I didn't know where I was going, I suddenly realised I was in a complete strangers car, but I kept cool and calm. I began to ask where it is we were actually going, but my mouth seemed to hesitate, although I think he could vaguely work out the few muttered words that spilled from my small mouth. "What?, Oh, we're going somewhere quite special, I'm sure you'll be pleased with your placement",Stuart half smiled, still keeping his eyes on the road. "Placement?", I bit my lip hard, until I felt warm droplets of blood. I had heard this word before, placement, something mum used against me when she would take a drunken swing at me. I thought hard, turning my head towards the window, squinting my eyes as I tried to remember how and what sentence mum had used the word 'placement' in, I needed to know, I was incredibly scared and worried. Then it came to me, ' You just watch out the those social workers, they took your sister and they'll take you too, I'm sure they already have a placement waiting for you right now, little brat get out of my sight!'. That was it, care. I was going to care. It all made sense now, Stuart is a social worker, I knew he was important looking. Oh god, my mum, my poor mum. She's not well enough to look after herself, she can barely stand, she needs me! "Take me home now, I need to go, please" I shouted in desperation, " I'm afraid that's not possible, I know your frightened but honestly, there is nothing to be scared of, your in safe hands now". He spoke so calmly, how could he, I'm being separated from the little to nothing of what remained of my family. I panicked, my breathing shortened and I struggled to release myself from the chair. Suddenly, the car had stopped, for a split second I thought he was considering my command of turning the car round. He didn't. I looked out the tinted window, and glared at what was now to be my whole life ahead of me. A care home. Children running wild, screaming, crying. Was this where my sister had been all of her life? The door opened, and I was greeted by a scruffy, old women. "Welcome, to Lakes care home" she muttered under her croaky voice. The place was run down, kind of like home, but with more children.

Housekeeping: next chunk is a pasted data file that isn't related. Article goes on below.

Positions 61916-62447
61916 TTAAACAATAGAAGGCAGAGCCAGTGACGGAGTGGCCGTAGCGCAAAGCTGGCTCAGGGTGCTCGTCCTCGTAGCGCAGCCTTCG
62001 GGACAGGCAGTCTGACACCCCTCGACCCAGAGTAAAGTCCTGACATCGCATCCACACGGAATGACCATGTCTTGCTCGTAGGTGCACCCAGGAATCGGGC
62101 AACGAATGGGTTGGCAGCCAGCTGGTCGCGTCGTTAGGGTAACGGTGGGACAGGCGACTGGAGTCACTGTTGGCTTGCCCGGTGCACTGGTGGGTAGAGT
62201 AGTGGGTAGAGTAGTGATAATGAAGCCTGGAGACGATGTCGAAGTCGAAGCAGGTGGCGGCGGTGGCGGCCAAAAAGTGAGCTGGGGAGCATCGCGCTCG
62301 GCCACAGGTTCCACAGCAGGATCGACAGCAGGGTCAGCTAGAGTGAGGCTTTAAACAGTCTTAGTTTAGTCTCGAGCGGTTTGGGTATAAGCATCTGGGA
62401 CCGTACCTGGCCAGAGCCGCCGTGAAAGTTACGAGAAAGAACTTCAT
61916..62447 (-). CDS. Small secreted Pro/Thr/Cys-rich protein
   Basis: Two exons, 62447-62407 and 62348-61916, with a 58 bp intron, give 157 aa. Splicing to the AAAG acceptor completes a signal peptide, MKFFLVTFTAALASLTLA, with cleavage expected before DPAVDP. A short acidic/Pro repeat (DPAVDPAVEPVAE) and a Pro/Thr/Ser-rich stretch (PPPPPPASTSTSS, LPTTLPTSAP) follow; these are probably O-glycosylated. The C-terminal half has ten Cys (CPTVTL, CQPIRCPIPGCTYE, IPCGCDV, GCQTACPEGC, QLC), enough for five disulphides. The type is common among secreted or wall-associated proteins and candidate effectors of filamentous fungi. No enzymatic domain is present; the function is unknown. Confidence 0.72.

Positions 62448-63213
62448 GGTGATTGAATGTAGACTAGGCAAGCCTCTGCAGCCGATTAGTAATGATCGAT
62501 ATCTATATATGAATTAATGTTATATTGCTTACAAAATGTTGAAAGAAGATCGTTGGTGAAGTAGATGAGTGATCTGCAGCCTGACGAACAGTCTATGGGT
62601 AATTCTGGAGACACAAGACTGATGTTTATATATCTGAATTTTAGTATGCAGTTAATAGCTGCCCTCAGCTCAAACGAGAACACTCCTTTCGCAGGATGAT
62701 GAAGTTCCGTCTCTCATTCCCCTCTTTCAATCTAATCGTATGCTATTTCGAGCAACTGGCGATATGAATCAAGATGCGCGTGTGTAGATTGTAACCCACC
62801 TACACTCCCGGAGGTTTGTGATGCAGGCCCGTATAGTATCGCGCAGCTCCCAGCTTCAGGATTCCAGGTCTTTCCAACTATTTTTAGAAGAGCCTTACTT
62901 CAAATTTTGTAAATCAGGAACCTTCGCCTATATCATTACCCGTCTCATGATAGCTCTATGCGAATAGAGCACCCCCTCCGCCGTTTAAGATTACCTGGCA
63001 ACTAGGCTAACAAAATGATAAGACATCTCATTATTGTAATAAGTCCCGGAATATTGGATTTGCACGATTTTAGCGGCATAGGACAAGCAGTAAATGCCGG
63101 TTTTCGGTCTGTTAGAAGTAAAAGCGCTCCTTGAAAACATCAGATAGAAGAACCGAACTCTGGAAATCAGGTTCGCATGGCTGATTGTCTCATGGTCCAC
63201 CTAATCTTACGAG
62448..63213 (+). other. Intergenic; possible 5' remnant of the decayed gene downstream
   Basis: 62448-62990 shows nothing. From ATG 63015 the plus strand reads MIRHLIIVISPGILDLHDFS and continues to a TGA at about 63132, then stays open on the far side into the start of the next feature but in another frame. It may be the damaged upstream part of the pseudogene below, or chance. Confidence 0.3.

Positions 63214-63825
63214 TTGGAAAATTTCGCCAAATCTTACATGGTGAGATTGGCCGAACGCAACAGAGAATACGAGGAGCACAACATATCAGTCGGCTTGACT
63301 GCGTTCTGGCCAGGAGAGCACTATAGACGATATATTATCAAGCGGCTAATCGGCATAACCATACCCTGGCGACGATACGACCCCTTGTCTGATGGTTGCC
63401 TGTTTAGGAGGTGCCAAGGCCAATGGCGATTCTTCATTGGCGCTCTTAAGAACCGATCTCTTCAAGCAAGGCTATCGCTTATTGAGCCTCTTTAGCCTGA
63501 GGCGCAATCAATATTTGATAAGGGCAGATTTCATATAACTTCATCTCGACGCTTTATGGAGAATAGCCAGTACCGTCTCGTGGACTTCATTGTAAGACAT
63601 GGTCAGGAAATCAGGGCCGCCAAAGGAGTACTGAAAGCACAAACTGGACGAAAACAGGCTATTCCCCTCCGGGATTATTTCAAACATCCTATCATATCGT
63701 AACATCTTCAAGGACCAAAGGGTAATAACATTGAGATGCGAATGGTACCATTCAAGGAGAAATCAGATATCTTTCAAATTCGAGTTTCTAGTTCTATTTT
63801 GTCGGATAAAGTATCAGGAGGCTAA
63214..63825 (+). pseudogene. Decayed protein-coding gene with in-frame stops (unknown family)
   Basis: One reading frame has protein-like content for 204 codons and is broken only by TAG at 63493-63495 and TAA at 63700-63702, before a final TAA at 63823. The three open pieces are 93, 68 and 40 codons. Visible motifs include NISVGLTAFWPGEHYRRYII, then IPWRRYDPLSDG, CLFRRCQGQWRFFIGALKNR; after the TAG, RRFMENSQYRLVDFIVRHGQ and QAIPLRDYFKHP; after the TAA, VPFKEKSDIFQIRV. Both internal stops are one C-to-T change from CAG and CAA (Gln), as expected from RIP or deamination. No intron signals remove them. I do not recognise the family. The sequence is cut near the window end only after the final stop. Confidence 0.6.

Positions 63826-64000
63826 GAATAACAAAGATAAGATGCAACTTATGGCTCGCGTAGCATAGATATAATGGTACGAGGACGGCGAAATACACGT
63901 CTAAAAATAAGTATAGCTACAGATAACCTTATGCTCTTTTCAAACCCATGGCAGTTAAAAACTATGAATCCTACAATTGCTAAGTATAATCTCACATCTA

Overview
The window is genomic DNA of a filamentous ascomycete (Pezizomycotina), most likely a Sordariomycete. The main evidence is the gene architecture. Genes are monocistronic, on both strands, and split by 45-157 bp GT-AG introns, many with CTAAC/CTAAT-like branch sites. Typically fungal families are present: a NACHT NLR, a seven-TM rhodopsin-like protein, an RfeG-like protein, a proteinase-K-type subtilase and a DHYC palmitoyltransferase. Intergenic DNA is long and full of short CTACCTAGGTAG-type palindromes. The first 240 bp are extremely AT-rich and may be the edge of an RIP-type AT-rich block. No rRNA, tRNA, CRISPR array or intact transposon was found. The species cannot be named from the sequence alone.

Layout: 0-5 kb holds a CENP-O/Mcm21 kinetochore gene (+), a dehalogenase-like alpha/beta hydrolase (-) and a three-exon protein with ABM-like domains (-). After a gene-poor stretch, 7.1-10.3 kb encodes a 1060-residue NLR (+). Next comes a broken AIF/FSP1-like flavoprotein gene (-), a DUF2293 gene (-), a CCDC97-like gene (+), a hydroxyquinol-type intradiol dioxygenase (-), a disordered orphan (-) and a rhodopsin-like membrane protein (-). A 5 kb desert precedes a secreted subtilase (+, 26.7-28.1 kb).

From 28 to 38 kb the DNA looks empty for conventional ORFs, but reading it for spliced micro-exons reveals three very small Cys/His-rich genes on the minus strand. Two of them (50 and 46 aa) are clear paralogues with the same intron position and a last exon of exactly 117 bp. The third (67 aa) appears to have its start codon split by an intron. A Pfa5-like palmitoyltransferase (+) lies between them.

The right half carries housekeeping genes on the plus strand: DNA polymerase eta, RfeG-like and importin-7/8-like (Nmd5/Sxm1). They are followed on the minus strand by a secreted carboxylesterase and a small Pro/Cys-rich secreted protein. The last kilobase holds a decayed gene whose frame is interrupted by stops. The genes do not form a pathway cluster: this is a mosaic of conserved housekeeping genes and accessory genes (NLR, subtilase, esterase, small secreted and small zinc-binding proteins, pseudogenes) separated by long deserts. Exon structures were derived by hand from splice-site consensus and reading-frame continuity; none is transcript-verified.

So this was it, home. I had nothing, I had nobody, aged 10 and I was in a care home. I inhaled the dirty air, and walked down the barely visible path leading to the rest of my life, I didn't turn back, I didn't say goodbye to Stuart and he never said goodbye to me. I wiped away the tears that streamed down my cheeks like little salty rivers, that fell neatly from my chin and onto my chest, whilst I picked nervously at my fingernails.